6 Compelling Facts About Osaka to Spice Up Your Trip
Together with Tokyo and Kyoto, Osaka is one of Japan's top tourist destinations. Below are six interesting facts about Osaka that will make even those who have already been there want to revisit Osaka!
Tenjinbashisuji Shotengai is famous for being the longest shotengai (shopping street) in Japan. Its total length is 2.6km. It is home to approximately 600 shops, including those offering Osaka dishes like takoyaki (octopus balls) and okonomiyaki (Japanese savory pancakes), clothing stores with super cheap and flashy clothes unique to Osaka, and shops selling various local items. Nearby, you can find the Osaka Museum of Housing and Living, which recreates the landscape of Osaka from the early 1830’s. You will also find Osaka Temmangu Shrine, which is famous for hosting the deity for academics. Just by visiting this shotengai, you’re sure to fully enjoy the charms of Osaka!
Experience All of Osaka at Tenjinbashisuji Shotengai
The underground shopping complex in Osaka's central district, Umeda, actually has fossils from the Jurassic to Cretaceous periods! If you want to see them, pay attention to the walls of the shopping complex. Look carefully to find fossils like ammonite.
They are hidden in a variety of spots, such as the underground Garden Avenue, which is near HERBIS PLAZA in Nishi-Umeda, the central concourse of JR Osaka Station, and Diamor Osaka. Try to count how many you can discover while walking around!
Discover Fossils Around Umeda / Osaka Station!
Osaka Castle is famous for having been built by Toyotomi Hideyoshi, the military commander who unified the whole country. However, the current castle is not actually the one that he built. Toyotomi was defeated by Tokugawa Ieyasu, the first shogun of the Edo Bakufu, at the Osaka Natsuno Jin battle in 1615. Afterwards, the original Osaka Castle was buried deep underground and Tokugawa’s version of Osaka Castle was built on top of it.
In 1665, the second castle was destroyed in a fire caused by lightning. The current castle is the third incarnation that was built to replicate the original one built by Toyotomi.
The Current Osaka Castle is a Reconstruction
Although Kyoto and Nara are famous as former capitals of Japan, did you know that Osaka was actually the capital at one point as well? Japan's first full-scale palace, Naniwa-no-Miya Palace, was built in 650. It was the stage for political reforms aimed at establishing a centralized government.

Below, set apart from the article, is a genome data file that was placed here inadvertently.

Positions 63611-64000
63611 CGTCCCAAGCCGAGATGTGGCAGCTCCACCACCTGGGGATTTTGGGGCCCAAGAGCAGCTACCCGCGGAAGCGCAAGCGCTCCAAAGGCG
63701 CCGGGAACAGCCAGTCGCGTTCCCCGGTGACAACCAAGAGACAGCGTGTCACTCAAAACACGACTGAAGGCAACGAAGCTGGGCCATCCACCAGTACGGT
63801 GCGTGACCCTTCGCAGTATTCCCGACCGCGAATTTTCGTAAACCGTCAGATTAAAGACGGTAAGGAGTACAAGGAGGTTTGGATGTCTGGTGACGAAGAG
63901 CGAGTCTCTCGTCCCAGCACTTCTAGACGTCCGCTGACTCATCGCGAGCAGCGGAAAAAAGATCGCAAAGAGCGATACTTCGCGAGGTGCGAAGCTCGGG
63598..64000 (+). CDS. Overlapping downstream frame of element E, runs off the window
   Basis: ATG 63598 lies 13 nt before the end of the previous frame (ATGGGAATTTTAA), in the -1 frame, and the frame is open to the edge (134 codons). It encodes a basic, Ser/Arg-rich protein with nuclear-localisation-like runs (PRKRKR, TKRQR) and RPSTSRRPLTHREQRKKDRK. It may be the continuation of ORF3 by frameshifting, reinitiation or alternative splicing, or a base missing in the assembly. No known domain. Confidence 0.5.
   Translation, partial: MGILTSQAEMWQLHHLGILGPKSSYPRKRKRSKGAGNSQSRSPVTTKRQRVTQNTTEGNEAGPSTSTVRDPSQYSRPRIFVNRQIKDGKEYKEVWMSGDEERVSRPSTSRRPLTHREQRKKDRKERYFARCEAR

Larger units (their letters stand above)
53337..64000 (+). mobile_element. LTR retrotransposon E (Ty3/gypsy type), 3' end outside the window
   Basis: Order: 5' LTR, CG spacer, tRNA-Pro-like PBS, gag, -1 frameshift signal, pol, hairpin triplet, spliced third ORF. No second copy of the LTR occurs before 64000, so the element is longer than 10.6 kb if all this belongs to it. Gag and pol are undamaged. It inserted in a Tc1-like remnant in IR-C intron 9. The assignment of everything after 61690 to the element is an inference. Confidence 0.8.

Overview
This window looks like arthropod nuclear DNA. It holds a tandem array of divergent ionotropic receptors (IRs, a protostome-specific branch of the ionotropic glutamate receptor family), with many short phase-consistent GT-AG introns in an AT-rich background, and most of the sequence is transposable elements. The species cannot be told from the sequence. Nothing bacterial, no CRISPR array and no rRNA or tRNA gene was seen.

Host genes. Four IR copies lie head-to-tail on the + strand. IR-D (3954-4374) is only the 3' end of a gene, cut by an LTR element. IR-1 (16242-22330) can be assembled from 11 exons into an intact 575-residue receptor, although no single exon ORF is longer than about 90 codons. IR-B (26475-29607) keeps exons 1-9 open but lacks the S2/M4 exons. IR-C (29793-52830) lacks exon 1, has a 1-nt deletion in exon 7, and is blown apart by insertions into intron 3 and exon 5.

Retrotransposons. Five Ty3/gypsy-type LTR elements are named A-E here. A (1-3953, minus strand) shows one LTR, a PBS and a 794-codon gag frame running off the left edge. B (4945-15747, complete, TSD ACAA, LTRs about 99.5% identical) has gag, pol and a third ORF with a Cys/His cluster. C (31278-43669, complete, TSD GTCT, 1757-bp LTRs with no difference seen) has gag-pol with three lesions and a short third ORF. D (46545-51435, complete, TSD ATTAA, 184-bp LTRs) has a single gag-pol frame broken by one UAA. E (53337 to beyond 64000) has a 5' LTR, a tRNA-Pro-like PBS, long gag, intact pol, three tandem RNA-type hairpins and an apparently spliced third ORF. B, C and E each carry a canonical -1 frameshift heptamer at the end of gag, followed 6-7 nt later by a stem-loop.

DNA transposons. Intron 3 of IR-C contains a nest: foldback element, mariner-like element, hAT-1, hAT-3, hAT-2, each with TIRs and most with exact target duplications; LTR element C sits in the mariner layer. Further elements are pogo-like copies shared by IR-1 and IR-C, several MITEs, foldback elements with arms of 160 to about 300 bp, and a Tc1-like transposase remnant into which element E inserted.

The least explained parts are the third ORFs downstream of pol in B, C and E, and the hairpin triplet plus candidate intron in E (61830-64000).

The site of the ancient palace is to the south of the current Osaka Castle. It is maintained as a park called “Remains of Naniwa-no-Miya Palace” that has a replica of the Daigokuden, which was the palace building from which the emperor conducted the government and where inauguration ceremonies were held.
Osaka was Once the Capital of Japan
Dotonbori is a popular tourist spot, which explains why it is always teeming with tourists. The symbol of the area is the Dotonbori Glico Sign, which is a huge billboard by Ezaki Glico, one of Japan's top snack manufacturers. The billboard has a striking image of a runner with open arms, and is a popular photo spot.
The billboard was originally put up in 1935, but the format and design has been altered over the years to match the changes in the times. The current billboard is the sixth generation that was put up in 2014. It uses 140,000 LED lights that light up the background with patterns that change every 30 minutes from sunset till midnight.
The Dotonbori Glico Sign is its Sixth Incarnation
The ultimate compliment for the people of Osaka, who love comedy, is "funny". Osaka is a city with a strong comedy culture, which includes rakugo (a form of traditional verbal entertainment that ends with a narrative stunt known as "ochi") and manzai (a traditional style of stand-up comedy involving two performers — a straight man (tsukkomi) and a funny man (boke)). As such, the bar for good comedy is high, resulting in many comedians training in Osaka before taking their work nationwide. So in this town, it is the ultimate honor to be recognized as "funny".
We hope this article helps you get a deeper understanding of Osaka!
*Please note that the information in this article is from the time of writing or publication and may differ from the latest information.